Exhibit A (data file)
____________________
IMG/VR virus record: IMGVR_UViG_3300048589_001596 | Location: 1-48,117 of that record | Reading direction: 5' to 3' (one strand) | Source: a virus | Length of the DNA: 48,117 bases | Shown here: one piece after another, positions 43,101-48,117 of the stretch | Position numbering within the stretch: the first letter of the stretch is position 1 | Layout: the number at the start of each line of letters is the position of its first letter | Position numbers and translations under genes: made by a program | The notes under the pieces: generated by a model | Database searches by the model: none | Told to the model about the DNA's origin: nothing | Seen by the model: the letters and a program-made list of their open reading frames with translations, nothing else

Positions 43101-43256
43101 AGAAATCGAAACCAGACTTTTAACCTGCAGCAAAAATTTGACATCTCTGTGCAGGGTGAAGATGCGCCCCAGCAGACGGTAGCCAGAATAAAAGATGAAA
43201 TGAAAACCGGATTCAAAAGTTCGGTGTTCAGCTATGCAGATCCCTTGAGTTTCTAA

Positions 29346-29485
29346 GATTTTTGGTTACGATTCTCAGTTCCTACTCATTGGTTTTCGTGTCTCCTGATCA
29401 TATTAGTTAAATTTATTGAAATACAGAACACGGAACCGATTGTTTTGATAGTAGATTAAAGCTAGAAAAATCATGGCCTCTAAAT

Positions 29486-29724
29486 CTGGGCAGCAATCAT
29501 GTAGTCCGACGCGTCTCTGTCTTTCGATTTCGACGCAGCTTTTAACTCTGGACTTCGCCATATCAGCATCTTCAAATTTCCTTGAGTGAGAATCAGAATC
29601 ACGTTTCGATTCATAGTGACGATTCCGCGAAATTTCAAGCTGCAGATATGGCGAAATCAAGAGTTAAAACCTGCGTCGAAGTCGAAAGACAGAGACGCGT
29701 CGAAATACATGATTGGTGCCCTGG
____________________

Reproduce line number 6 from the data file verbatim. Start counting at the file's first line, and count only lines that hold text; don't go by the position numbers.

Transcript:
29346 GATTTTTGGTTACGATTCTCAGTTCCTACTCATTGGTTTTCGTGTCTCCTGATCA